SINGAPORE - A team of archaeologists digging at an excavation site in front of the Victoria Theatre and Concert Hall have managed to haul up 400kg of artefacts in less than two weeks.
Most of these artefacts, which include Chinese ceramics, jars and figurines, are at least 700 years old, dating as far back as the Yuan dynasty period or 14th century.
These items were recovered from an archaeological excavation site that is currently being carried out at a 1,000 sq m large area - the size of 10 4-room HDB flats - at Empress Place.
This site, which separates the Asian Civilisations Museum and the Victoria Theatre and Concert Hall, is slated for redevelopment under the Urban Redevelopment Authority (URA) enhancement plans for the Civic District, which will be completed in July.
Organised by the National Heritage Board, the archaeological excavation - which began on Feb 2 - hopes to recover artefacts and deposits dating from the Temasek period to Singapore's early colonial days before the upcoming enhancements are made to pave the area to create a more spacious lawn.
According to the National Heritage Board (NHB), this is the largest archaeological excavation ever undertaken in Singapore since the first excavation at Fort Canning in 1984.
An estimated two to three tonnes of artefacts are expected to be found here, said lead archaelogist Lim Chen Sian from the Nalanda-Sriwijaya Centre of the Institute of Southeast Asian Studies (NSC-ISEAS).
"Empress Place was the location of a thriving port in the early days and any new discovery will hopefully advance our understanding of Singapore's earliest beginnings," said Mr Lim.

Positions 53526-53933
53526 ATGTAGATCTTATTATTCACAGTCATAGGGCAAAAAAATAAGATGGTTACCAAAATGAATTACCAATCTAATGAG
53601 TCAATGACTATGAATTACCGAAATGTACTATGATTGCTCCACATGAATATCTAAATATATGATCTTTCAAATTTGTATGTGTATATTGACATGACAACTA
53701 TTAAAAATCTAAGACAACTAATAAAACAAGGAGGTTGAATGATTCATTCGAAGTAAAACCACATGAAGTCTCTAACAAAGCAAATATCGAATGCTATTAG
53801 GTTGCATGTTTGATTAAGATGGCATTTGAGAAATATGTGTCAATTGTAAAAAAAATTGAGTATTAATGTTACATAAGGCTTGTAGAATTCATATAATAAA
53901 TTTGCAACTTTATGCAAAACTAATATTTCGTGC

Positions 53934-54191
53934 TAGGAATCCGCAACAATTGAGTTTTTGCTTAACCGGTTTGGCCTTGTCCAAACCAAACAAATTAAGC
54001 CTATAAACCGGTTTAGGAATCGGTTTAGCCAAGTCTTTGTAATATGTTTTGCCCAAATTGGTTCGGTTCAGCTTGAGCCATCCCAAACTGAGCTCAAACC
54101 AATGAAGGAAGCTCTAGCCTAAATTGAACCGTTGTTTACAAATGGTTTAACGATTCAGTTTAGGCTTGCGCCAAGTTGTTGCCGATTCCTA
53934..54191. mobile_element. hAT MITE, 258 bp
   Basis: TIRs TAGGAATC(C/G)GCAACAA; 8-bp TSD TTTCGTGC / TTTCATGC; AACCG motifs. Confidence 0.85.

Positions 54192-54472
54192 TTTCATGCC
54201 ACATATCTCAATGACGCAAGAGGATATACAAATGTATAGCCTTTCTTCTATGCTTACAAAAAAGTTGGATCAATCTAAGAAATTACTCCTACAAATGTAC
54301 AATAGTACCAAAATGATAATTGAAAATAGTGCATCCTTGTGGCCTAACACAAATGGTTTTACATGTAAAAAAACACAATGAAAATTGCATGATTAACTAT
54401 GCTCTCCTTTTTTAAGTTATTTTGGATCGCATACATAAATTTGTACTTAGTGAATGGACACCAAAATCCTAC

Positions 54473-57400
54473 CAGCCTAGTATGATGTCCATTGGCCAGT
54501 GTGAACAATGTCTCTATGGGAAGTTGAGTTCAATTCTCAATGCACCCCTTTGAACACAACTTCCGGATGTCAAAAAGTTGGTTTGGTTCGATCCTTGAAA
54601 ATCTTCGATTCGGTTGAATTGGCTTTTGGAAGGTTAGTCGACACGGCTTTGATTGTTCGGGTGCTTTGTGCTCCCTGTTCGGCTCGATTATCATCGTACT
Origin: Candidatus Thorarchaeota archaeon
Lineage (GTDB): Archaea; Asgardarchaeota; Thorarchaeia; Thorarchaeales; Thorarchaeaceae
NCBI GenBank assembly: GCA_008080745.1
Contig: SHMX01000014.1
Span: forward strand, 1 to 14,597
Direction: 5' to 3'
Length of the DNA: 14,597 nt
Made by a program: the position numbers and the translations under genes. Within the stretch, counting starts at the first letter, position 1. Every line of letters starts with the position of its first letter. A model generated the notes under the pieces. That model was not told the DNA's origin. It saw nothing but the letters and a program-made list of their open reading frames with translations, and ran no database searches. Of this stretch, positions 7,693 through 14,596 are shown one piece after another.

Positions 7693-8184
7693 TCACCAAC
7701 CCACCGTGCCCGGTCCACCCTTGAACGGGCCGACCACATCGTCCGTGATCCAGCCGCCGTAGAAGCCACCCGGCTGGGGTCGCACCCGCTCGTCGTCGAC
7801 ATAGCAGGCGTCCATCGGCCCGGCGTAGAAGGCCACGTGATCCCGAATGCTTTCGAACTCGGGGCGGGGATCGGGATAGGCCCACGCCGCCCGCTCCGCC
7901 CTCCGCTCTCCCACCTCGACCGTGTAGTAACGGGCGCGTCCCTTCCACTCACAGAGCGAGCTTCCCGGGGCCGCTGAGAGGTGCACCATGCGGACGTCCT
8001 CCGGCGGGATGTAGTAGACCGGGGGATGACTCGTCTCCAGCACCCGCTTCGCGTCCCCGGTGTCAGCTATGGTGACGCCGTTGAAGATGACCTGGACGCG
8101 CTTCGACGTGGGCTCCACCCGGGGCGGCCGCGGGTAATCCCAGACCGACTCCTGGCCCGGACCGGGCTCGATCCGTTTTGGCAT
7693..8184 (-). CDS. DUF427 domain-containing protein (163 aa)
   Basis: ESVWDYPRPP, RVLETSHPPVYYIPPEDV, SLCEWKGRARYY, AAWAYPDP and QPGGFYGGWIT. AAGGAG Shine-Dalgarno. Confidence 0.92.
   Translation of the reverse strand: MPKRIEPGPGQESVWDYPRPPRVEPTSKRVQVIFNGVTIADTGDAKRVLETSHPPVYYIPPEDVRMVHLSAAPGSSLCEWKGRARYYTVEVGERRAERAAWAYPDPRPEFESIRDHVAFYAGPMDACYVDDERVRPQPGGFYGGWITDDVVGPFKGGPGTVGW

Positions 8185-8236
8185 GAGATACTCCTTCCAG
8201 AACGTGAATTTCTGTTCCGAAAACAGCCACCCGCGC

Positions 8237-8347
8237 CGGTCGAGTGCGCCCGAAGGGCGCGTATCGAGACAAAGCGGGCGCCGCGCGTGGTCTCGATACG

So far, relics from the Temasek era (1300s to 1600s) and colonial era (1800s to 1940s) have been found by the team, which comprises four full-time archaeologists and a group of student volunteers.
Some notable finds from the site include a headless Buddha porcelain figurine, a high quality 12th to late 13th century celadon bowl from Longquan, China, ancient Chinese copper coins, carnelian beads probably from South Asia and even a well-preserved old colonial brick drain, which is believed to be used to pump sewage waste into the Singapore river.
Other organic artefacts such as shells and fishbones were also unearthed.
According to Mr Lim, the Empress Place excavation site has yielded a huge amount of artefacts compared to other excavations. However, the story these artefacts will tell of Singapore's past will only be revealed after they are sent to the laboratory for further assessment, which will take a significant amount of time.
"As a general rule of thumb, one day of digging is equivalent to 21 days in the lab," said Mr Lim.
Significant finds from this site will either be incorporated into the national collection, which currently has 3,000 items, or put on display in future exhibitions, said a spokesperson from NHB.